MATERIALS, METHODS AND SYMBOLISM IN THE PICHVAI PAINTING TRADITION OF RAJASTHAN.
by Desmond Peter Lazaro.
375 colour illustrations.
MOST coffee table volumes on art share a common perspective. That of a scholar, a researcher, generally an informed outsider. What sets Desmond Peter Lazaro’s book apart is the fact that this British artist and academic shares his experiences of the Rajasthan pichhvai tradition as an insider, who spent 11 years as an apprentice to his Jaipur-based guru, Bannu Ved Pal Sharma.
What does Lazaro bring to the book as a result of his experience? Wonder-tinted insights into the guru-sishya parampara, as perceived today. Unusually detailed interfaces into the creation of a pichhvai, pigment by pigment, stroke by stroke, bringing alive the feathers of each bird amidst mango foliage, the rendering of pied cows, the jeweled skirt borders, the intricate panels that often surround the main painting.
Through his eyes, we learn of the craft with a depth seldom encountered before. We find answers to a maze of queries. How did pichhvai paintings first come into existence? What do their colours signify? What alchemical changes do the pigments undergo during their almost ritualistic preparation?
This visually-splendid book from Mapin gives the reader a new lens with which to view pichhvais. Through Lazaro, we learn that Vallabhacharya discovered an image of Srinathji atop Mount Govardhan, near Mathura. As folklore and history has it, this image, disguised as a bullock cart, moved through the desert wilderness of Agra, Kota, Kishangarh and Jodhpur in 1670, in the face of religious persecution. En route, the cart came to a halt near the river Bans, north of Udaipur. Devotees took this as an omen that it had reached the chosen site for a new temple. And thus, in 1672, Nathdwara was born.
Pichhvais or cloth paintings provide the backdrop against which the deity’s days are played out. Like stage sets, they enhance transitions though festivities, seasons and more everyday rituals. Imbued with affection inflected with reverence and understanding, Lazaro’s text takes us into the making of three contemporary pichvais ~ the Maharasa Lila, the Mount Govardhan, and a Varsha pichhvai. Through the practitioner’s route steeped in philosophy, we come face to face with the craft’s spiritual, cultural, social and livelihood levels.
Why did Lazaro choose to surrender to a guru? Joining his creative practice, he came to revere ‘Bannuji’ as the “epitome of all that is good and true within the venerated tradition.” Not just as the inheritor of a seven generations-old family practice, but also as a restorer par excellence, considered a guru of gurus by craftsmen, scholars and connoisseurs alike.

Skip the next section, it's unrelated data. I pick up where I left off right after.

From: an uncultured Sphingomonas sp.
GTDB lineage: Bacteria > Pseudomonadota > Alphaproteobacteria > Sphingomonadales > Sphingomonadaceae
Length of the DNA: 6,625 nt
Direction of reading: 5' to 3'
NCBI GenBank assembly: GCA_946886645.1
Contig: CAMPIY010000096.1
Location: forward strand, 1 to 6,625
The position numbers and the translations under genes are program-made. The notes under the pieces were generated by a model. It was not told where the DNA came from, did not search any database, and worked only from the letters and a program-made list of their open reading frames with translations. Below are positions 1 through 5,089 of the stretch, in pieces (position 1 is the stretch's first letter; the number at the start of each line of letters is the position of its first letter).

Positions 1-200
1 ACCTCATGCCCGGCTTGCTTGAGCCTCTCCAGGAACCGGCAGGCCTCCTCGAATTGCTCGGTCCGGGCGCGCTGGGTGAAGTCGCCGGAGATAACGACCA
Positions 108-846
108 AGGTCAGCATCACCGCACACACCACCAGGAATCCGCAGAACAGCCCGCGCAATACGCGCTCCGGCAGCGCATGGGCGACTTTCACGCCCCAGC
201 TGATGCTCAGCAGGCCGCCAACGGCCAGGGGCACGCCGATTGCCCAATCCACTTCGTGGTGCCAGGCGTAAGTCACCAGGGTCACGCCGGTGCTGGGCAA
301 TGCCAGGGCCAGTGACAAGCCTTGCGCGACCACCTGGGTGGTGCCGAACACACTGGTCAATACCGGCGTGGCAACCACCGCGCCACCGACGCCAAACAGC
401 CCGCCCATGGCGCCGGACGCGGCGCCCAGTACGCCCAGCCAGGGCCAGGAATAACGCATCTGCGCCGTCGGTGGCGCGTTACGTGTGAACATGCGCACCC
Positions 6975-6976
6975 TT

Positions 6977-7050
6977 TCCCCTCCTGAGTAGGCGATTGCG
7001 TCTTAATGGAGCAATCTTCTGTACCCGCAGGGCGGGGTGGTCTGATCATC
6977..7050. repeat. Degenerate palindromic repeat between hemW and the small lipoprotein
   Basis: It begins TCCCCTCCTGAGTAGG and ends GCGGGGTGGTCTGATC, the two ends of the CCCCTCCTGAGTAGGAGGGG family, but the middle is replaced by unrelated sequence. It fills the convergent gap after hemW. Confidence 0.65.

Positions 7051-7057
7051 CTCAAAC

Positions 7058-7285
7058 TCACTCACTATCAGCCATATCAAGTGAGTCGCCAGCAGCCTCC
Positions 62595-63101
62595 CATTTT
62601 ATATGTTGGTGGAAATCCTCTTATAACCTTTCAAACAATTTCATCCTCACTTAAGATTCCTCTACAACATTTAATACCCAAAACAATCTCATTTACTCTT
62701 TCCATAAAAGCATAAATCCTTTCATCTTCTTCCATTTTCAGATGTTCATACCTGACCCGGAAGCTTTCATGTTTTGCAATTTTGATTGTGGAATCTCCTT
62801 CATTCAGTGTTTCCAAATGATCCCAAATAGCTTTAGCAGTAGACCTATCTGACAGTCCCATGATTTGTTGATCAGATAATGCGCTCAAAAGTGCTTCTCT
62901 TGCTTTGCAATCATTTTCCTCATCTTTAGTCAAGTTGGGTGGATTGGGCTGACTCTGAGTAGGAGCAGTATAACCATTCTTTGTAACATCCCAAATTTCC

Perhaps Lazaro’s ultimate summing up of his guru is best delineated thus: “Through a style that liberated rather than stifled his artistic sensibility, he played with convention, borrowing from, amongst others, the Basohli, Kishangarh and Jaipur schools, creating a personal vision, but always remaining true to the art of the line… In his last works, the Baramasa series, the twelve seasons of Krishna, we see a culmination of a life’s work, a master who had traveled through each school, distilling the very essence of the tradition. In doing so, he set the contemporary standard.”
Through him, Lazaro realizes that “synthetic colours separate the method from the material, whereas with mineral colours the method is born of the material.” That explains pages brimming over with details of how gold leaf is utilized or the extraction of ultramarine pigment from lapis lazuli. Or why the blue of Krishna represents his celestial being, while his yellow raiment denotes the earth. Or the subtle shades of difference that demarcate the use of nine white pigments.
His extensive delineation of visage and dress details is fascinating, leading the reader inwards as flowers blossom on trees, while ornate replicas take root on draped garments. We learn how the direction of each brush stroke, like the very composition of a brush, could make or mar a pichhvai. So could the burnishing of each area to transform dense pigment into luminous hues.
Lazaro does justice to this brilliantly-etched ethereal world, and much more. We owe him our gratitude for ensuring the continuity of the pichhvai tradition with both sensitivity and intelligence, by blurring the artificial divide between the scholar and the practitioner. His is a giant leap inwards that transforms the reader into a confidante with a grace that stems from knowledge. An insider’s edge that makes this volume infinitely precious.
(The Hindu Literary Review, 2005)